- Stocks have plenty to focus on in the week ahead, but most important is the fiscal stimulus package making its way through Congress.
- Interest rates have begun to rise again, and for now that is seen as a positive statement on the economy.
- As for the stock market, "I think the path of least resistance has resumed to a higher level. I think we had a mini correction a week ago and I think it happened pretty quickly," said one strategist.
Stocks head into the week ahead with a tailwind, as investors focus on a hefty fiscal stimulus package and the solid earnings season against a backdrop of rising interest rates.
There are several dozen S&P 500 companies reporting earnings, including Coca-Cola, Pepsico, Cisco and The Walt Disney Co. On the data front, there are just a few reports in the coming week, but the consumer price index inflation report is the important one to watch when it is released Wednesday.
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Federal Reserve chairman Jerome Powell speaks mid-week at a webinar hosted by the Economic Club of New York.
Stocks surged in the past week, with the S&P 500 jumping 4.65% to a new record high, in its best week since November. The S&P 500 closed Friday at 3,886.
The hyper-activity around short-squeeze names, like GameStop, receded in the past week. Market chatter turned to rising interest rates, the steepening yield curve and market expectations for inflation.
"Rates are actually going up as really an expression of the potential that economic activity is likely to start accelerating, and we'll likely see some inflation," said Art Hogan, chief market strategist at National Securities.
Hogan said investors will stay most focused on the $1.9 trillion stimulus package, which Democrats are pushing forward. If it is signed into law at its current size, the total federal spending due to the pandemic would be $5.3 trillion, according to Cowen, an investment bank.
"I think the path of least resistance has resumed to a higher level. I think we had a mini correction a week ago and I think it happened pretty quickly," said Hogan of National Securities.
"I think we continue to grind higher and the only bumps in the road that I can see are a delay in fiscal stimulus or some exogenous factor come in and changes the dynamics," he added.
The market is also depending on continued improvement in new virus cases, said Hogan.
The prospect of more spending and an improving economy drove Treasury yields higher in the past week.
The benchmark 10-year Treasury yield was at 1.16% late Friday, after edging to 1.18% earlier in the day, near its recent high of 1.19%.
The 10-year is the most closely watched, as it influences the rates on mortgages and other consumer and business loans. Yields rise as the price of bonds decline.
Market pros have also been watching another bond market metric: the yield curve.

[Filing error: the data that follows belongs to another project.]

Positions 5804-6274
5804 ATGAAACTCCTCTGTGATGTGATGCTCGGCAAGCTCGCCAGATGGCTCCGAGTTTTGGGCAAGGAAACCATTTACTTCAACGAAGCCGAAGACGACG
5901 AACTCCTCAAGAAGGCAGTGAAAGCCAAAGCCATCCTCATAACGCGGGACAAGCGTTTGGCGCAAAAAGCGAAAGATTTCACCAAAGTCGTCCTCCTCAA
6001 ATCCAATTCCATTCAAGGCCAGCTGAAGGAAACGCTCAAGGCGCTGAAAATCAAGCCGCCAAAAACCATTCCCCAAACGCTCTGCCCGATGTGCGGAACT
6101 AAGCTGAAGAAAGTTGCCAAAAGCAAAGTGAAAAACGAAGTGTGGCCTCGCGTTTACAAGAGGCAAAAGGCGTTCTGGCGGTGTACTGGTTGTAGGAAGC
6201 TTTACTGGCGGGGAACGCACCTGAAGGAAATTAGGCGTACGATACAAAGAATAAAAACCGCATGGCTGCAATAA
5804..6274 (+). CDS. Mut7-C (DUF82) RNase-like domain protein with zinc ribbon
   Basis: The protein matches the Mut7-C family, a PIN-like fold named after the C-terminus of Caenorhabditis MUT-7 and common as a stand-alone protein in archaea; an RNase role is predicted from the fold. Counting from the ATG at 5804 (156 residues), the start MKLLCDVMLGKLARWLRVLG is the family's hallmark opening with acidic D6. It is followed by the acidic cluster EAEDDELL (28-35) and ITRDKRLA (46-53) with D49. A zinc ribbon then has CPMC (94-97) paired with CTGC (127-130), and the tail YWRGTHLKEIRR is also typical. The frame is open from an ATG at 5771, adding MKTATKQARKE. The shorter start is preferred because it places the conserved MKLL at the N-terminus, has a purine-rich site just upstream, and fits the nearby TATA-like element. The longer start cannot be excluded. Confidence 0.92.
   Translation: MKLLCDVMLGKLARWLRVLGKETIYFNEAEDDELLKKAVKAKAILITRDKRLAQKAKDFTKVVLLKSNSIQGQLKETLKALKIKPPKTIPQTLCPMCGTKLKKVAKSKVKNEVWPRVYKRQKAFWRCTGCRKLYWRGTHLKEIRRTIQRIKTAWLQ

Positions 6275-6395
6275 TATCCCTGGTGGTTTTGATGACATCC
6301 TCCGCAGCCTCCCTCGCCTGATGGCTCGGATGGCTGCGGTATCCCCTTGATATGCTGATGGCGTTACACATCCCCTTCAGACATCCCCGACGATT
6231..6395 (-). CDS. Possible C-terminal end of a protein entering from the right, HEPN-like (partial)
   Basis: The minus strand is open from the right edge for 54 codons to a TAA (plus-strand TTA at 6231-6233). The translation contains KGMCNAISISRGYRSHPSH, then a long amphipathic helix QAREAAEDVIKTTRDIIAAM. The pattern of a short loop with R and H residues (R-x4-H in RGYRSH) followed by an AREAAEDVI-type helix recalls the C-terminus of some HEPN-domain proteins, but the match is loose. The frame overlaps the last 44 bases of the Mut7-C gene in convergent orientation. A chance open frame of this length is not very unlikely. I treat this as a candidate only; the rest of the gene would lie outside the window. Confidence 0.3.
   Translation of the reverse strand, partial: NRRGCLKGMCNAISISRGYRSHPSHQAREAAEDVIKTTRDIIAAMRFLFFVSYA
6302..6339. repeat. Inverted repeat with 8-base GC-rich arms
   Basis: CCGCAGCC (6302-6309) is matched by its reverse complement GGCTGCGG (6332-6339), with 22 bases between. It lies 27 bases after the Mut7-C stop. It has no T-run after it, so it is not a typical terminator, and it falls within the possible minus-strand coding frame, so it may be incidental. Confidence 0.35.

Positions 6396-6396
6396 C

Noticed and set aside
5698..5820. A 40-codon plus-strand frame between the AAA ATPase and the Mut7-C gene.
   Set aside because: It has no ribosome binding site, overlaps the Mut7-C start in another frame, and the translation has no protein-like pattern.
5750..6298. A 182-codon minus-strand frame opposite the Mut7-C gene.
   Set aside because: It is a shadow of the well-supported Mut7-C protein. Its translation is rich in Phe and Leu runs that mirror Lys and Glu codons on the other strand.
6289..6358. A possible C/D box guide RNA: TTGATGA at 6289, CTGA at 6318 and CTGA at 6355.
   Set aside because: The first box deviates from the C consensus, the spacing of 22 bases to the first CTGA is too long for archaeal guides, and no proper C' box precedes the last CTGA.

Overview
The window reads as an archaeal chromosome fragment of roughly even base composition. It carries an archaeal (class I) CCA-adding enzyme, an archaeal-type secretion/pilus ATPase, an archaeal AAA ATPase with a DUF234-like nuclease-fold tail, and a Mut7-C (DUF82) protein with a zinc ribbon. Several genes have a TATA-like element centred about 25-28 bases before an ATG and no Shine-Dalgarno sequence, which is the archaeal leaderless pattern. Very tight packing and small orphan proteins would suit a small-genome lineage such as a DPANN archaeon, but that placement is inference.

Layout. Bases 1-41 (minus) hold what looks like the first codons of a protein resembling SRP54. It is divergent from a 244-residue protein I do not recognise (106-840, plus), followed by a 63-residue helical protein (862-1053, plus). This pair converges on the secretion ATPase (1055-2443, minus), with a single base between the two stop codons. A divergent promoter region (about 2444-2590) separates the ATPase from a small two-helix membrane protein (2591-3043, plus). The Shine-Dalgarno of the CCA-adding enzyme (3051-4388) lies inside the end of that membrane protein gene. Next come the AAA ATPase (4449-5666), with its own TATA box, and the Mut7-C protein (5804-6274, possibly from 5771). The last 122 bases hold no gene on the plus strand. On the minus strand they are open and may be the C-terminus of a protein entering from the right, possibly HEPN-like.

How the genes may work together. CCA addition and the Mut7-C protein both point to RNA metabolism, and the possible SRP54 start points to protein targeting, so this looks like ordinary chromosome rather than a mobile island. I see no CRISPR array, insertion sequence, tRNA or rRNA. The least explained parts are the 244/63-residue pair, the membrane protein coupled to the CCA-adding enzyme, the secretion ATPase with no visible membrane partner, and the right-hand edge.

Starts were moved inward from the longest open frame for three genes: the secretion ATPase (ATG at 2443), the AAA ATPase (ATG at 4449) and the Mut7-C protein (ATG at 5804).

It is the spread between the yield on a short-term Treasury, like the 2-year note, and a longer duration Treasury, like the 10-year. In that case, the spread widened to reach 1.06% over the course of the week.
That is the highest level since the second quarter of 2017. A steeper curve — which is what we're seeing today — is viewed as a sign of an improving economy.
Strategists say the move higher in Treasury yields so far is not detrimental to stocks, but instead is a reflection of the economic bounce that could come from the stimulus package.
Tom Lee, head of research at Fundstrat Global Advisors, said the steepening curve is good for the stock market, creating a tailwind for his "epicenter" trade in stocks that will benefit from an improving post-Covid economy.
His preferred sectors are the cyclicals — including industrials, consumer discretionary, materials, energy and financials.
Lee said the selling by hedge funds after short squeezes in a number of stocks and the record decline in the VIX, the volatility index, has led him to change his view on the stock market. He previously expected a sell-off in the first half of the year.
Now, Lee sees a "high probability that the first half 2021 correction is over." The VIX, which is based on puts and calls in the S&P 500, started the week over 33 and fell to 20.87 when the market closed on Friday. A low VIX signals lowered expectations for market volatility.
The sectors that did well in the past week were mostly the ones that will do better in a financial rebound, or in a higher rate environment. Financials were 6.6% higher in the past week as big banks rose along with the yield curve. Higher long-term interest rates are a positive for bank profits.
The industrial group rose 4.9%, and materials were up 3.9%. Energy, lifted by a jump in oil prices, gained 8.3%. Tech recovered some ground, gaining 4.9%.
Sectors that do not do particularly well with rising rates, were up less, including utilities, up 2.3%, and real estate investment trusts, up 3%.
"It's really about having an economic boom, allowing policy to support that boom," said Jim Caron, head of global macro strategies on the global fixed income team at Morgan Stanley Investment Management. "That's the key driver of why the curve is steepening."
Some strategists say the curve is also steepening because of the U.S. will be issuing a lot of debt to pay for the trillions in fiscal stimulus, and that would cause interest rates to rise.
That has also triggered concerns about increasing inflation. While economists do not expect inflation to spike, they do see the potential, for the first time in years, for inflation to move meaningfully above 2%.
Markets will also be monitoring the Senate impeachment trial of President Donald Trump, which begins Feb. 9.
"It will get a lot of attention. Do the markets care? Maybe not, but everyone will be paying attention," said Michael Schumacher, head of rate strategy at Wells Fargo Securities.
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